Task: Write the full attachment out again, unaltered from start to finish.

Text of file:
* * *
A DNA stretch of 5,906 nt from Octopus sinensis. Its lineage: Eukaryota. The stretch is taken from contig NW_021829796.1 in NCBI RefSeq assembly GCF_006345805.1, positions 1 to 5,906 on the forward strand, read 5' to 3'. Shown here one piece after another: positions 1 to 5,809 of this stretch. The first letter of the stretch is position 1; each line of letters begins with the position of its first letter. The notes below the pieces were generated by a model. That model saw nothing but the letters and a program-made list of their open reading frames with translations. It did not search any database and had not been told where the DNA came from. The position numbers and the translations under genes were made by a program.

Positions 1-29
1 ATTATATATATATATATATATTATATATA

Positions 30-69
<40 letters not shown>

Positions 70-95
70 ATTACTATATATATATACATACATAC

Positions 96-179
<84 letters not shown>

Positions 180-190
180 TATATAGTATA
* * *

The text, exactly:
A DNA stretch of 5,906 nt from Octopus sinensis. Its lineage: Eukaryota. The stretch is taken from contig NW_021829796.1 in NCBI RefSeq assembly GCF_006345805.1, positions 1 to 5,906 on the forward strand, read 5' to 3'. Shown here one piece after another: positions 1 to 5,809 of this stretch. The first letter of the stretch is position 1; each line of letters begins with the position of its first letter. The notes below the pieces were generated by a model. That model saw nothing but the letters and a program-made list of their open reading frames with translations. It did not search any database and had not been told where the DNA came from. The position numbers and the translations under genes were made by a program.

Positions 1-29
1 ATTATATATATATATATATATTATATATA

Positions 30-69
<40 letters not shown>

Positions 70-95
70 ATTACTATATATATATACATACATAC

Positions 96-179
<84 letters not shown>

Positions 180-190
180 TATATAGTATA